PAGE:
Wednesday, we talked about categories in class, and how they change the way we see and interact with things. I said that categories are a short cut substitute for context. Identifying someone as belonging to the Democratic party creates all sorts of template context in my mind that may or may not be true, but knowing a person is a Democrat, I often base my judgment off of the default template context rather than finding out the real context that describes that person. In Madagascar, categories are just as prevalent as any where else. One prominent category is higlander versus coastal person. This category implies ethnicity, socio-economic standing, political leanings, and much more. Hopefully, my research will help me to dig past this categorization and to really understand the richer context. What are the variations in ethnicity, socio-economic standing, and political leanings that don’t fit into the template? How do they change how individuals fit into categories? A book I’m reading for my political science class talks about how people have choices in defining their identity. They can choose to identify themselves by religion, tribe, language, or any number of other “categories.” The author talks about how the institutions that overlay this set of choices combine with those choices to determine how people identify themselves and which coalitions develop in  conjunction with those identities. My research will help me to understand prominent categories in Madagascar and, hopefully, what variations exist in those categories.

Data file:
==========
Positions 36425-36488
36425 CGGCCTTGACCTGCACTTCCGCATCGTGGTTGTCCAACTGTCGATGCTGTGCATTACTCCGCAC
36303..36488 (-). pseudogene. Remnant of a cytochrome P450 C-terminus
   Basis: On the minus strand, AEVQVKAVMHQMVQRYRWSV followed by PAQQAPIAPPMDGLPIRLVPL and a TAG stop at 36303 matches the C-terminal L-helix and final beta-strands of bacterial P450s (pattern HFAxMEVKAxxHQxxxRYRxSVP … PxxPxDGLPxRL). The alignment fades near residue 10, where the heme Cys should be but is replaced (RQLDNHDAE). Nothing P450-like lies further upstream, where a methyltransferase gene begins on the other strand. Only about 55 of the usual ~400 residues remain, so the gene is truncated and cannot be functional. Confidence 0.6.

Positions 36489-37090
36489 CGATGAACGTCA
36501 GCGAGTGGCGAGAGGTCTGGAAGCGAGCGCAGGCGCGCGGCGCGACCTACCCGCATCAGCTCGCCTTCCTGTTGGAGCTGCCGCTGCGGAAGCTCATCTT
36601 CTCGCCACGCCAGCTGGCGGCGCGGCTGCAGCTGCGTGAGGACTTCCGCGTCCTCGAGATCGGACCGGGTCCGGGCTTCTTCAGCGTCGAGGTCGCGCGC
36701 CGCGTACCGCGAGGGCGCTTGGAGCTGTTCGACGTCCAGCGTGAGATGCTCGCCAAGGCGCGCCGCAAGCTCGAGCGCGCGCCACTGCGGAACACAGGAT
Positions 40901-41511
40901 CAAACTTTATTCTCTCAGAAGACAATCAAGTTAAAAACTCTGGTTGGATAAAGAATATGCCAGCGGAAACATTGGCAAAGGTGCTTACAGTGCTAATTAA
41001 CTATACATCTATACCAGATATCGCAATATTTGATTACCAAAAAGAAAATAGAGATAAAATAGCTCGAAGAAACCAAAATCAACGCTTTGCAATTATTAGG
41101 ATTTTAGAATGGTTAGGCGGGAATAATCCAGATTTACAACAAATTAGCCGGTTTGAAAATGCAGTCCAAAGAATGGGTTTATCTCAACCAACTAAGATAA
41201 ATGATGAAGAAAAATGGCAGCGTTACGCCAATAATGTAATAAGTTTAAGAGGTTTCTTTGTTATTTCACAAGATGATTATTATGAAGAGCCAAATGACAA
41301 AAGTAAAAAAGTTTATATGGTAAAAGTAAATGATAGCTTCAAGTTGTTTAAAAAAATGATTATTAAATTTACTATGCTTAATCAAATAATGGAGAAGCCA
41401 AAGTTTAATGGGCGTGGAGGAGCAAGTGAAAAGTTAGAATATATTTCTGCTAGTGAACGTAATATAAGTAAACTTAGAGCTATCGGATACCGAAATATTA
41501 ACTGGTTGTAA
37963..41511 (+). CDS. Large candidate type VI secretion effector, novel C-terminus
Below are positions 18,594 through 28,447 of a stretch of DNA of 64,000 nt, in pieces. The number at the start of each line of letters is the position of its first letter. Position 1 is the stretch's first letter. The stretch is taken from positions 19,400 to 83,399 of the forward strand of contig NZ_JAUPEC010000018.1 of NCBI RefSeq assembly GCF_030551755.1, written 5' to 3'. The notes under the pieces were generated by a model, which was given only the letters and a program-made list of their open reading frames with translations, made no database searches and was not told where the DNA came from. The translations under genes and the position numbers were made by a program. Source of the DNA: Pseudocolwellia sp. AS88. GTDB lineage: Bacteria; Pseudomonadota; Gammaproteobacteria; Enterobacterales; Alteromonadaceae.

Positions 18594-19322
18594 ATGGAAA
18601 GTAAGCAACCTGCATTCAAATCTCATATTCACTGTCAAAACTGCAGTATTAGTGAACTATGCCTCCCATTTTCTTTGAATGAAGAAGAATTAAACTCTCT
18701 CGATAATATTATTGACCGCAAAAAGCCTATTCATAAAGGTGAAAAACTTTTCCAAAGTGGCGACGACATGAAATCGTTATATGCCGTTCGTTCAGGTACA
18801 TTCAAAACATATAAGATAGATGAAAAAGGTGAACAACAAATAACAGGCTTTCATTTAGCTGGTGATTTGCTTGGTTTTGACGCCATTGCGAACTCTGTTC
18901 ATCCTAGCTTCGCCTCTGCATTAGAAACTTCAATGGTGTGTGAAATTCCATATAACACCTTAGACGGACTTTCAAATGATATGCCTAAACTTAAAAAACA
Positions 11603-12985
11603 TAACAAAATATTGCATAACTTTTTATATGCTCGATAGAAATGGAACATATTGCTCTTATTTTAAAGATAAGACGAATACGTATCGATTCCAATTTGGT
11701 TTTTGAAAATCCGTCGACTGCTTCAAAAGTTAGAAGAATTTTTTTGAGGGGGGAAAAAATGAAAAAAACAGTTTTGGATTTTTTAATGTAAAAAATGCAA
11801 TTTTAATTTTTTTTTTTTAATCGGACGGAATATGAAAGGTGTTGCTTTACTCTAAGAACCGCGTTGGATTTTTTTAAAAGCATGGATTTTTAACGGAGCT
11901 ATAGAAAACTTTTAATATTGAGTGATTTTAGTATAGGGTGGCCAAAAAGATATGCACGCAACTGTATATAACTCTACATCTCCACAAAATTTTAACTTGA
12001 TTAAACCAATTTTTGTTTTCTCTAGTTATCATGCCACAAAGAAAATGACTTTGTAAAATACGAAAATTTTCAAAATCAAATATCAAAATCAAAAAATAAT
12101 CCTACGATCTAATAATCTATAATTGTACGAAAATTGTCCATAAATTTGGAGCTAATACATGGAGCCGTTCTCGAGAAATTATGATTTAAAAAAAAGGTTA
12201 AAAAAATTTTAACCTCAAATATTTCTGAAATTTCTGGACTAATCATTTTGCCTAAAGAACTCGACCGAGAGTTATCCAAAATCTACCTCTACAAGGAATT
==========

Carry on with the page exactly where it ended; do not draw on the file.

~ by Abraham on 25 March 2011.

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